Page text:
Finally a solvable IMO problem! (that does not require things like inversion or complex bash)

Here’s the first diagram that I drew (same lengths in the same color):

Now to solve this problem I extended \overline{EG} to meet the circle at Y and \overline{FD} to meet the circle at X.

Now looking at \angle{FBD}, it subtends minor arc FA. And since \angle{DXA} also subtends minor arc FA, those two angles are congruent.
In addition to this, we know that \angle FDB = \angle ADX because of vertical angles.
Putting these two together we get that \triangle BFD is similar to \triangle XAD and in turn, AD=AX.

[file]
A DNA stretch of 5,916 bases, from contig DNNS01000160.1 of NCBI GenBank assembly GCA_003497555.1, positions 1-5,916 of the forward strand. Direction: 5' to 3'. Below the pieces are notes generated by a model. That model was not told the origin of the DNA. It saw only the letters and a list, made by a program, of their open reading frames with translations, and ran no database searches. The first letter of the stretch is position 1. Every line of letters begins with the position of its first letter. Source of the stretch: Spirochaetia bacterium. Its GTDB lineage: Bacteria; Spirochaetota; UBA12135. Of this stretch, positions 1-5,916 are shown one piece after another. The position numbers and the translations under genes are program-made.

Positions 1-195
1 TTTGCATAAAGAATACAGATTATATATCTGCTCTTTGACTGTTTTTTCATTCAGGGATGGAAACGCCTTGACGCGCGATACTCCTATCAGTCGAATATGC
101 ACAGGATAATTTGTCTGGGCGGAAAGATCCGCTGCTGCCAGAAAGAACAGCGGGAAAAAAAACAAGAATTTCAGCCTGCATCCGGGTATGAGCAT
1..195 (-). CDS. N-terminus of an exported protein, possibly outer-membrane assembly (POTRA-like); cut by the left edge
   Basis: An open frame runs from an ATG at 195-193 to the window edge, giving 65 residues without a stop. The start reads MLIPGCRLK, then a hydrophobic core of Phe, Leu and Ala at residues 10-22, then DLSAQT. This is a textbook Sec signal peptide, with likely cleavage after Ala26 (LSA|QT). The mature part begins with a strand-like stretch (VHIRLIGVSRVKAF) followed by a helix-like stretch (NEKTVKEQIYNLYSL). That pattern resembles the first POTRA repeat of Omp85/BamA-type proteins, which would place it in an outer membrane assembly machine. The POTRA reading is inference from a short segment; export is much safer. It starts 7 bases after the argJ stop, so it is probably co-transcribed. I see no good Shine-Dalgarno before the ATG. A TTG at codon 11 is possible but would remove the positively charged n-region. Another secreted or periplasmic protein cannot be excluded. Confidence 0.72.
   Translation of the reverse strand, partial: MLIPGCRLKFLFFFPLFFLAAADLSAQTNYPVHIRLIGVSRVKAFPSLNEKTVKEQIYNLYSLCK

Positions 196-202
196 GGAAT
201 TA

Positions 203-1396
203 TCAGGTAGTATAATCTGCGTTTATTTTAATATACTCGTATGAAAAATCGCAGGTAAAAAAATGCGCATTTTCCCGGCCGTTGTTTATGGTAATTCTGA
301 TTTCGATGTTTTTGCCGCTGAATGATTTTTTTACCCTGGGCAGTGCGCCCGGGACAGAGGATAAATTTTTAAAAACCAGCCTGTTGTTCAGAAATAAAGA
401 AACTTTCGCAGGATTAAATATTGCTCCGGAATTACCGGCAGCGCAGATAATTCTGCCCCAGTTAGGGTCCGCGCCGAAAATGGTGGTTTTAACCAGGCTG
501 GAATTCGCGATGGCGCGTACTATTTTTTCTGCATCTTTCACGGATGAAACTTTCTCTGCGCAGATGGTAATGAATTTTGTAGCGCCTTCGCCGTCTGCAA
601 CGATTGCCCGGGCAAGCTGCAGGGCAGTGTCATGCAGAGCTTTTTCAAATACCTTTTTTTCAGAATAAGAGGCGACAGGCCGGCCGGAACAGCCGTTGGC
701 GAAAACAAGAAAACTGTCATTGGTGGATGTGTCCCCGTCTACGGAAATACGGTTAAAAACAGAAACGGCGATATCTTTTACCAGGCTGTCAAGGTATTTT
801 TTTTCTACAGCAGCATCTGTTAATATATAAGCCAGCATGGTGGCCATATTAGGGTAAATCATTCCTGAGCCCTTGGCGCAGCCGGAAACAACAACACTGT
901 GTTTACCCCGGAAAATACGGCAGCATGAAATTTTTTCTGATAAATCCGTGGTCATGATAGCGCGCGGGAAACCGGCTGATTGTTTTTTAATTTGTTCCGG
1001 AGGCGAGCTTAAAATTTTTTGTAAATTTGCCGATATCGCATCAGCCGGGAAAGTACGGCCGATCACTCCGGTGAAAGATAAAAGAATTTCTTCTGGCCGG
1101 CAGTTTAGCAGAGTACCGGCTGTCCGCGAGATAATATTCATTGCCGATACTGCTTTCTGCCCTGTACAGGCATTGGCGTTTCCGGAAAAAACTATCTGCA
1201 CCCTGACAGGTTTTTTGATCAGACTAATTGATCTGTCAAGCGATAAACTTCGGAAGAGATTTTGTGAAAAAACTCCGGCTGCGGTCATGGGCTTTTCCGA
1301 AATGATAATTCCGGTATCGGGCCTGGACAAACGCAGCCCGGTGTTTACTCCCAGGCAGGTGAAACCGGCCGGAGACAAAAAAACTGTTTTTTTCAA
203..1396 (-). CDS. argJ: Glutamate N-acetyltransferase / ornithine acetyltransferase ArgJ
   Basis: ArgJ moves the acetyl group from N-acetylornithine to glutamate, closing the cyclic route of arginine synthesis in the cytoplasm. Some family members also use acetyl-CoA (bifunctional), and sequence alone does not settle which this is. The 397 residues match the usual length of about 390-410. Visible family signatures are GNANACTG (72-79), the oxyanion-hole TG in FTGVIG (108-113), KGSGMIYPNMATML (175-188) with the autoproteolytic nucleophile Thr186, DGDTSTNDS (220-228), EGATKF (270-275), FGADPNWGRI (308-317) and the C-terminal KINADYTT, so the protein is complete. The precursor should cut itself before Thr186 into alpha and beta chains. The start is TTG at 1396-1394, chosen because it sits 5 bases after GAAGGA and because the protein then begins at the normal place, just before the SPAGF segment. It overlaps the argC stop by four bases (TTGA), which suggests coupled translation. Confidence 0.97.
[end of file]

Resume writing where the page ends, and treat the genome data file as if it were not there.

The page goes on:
We can do a similar argument for \triangle YAE and get that it is also isosceles.
And now our updated diagram looks like this:

(Note that I can draw a circle at center A that goes through Y, D, E, and X since the lengths are all the same).

Finally, to prove that the two lines are parallel I must prove that \angle YED = \angle YGF.
\angle YED = \angle YXD (same arc with respect to the smaller circle)
\angle YXD = \angle YXF (same ray)
\angle YXF = \angle YGF (same arc with respect to the bigger circle).

Thus \overline{DE} and \overline{FG} are parallel (or are the same line) and we are done.

:smiley: :smile: :smiley:


:grinning: :smile: :grinning: :smile: :grinning: :smile: :grinning: :smile: :grinning: :smile: :grinning: :smile: :grinning: :smile: INDEED. Unbelievable, well done! Pinned.